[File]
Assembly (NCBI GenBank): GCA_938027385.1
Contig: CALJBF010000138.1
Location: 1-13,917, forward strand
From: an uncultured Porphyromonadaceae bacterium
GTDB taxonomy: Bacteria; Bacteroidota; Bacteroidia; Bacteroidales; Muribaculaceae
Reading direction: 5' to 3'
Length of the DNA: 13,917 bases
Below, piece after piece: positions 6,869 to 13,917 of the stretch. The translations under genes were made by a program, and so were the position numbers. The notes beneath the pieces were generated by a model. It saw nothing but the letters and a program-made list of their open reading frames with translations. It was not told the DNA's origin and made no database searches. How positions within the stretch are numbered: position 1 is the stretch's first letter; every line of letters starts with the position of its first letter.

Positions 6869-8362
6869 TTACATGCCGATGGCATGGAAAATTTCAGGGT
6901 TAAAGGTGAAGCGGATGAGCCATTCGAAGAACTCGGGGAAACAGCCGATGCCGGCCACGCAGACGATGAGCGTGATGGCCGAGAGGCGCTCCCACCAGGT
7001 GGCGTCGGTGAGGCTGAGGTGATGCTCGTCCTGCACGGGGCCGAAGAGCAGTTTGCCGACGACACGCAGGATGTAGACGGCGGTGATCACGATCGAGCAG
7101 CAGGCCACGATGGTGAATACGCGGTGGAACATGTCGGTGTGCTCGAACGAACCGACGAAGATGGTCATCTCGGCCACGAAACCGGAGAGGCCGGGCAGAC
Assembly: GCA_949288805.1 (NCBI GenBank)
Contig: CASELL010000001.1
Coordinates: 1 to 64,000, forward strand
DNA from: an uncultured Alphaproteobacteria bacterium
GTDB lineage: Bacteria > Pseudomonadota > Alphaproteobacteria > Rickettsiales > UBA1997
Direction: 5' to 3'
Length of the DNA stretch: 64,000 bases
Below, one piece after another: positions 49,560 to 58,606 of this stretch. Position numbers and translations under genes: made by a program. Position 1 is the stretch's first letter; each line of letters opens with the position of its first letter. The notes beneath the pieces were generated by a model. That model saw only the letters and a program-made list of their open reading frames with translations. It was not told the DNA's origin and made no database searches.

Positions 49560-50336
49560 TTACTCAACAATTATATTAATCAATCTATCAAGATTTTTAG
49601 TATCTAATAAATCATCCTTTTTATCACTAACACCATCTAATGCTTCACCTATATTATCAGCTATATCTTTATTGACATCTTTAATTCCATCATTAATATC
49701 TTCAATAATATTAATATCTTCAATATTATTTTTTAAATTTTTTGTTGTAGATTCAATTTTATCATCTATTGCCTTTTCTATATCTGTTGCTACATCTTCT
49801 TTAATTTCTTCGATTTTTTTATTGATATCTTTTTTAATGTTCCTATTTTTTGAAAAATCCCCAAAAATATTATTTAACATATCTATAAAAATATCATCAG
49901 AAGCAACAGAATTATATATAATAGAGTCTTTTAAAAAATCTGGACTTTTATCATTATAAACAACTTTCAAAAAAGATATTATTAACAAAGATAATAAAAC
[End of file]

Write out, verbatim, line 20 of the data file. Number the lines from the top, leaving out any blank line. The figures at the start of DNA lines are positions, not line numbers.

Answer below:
Length of the DNA stretch: 64,000 bases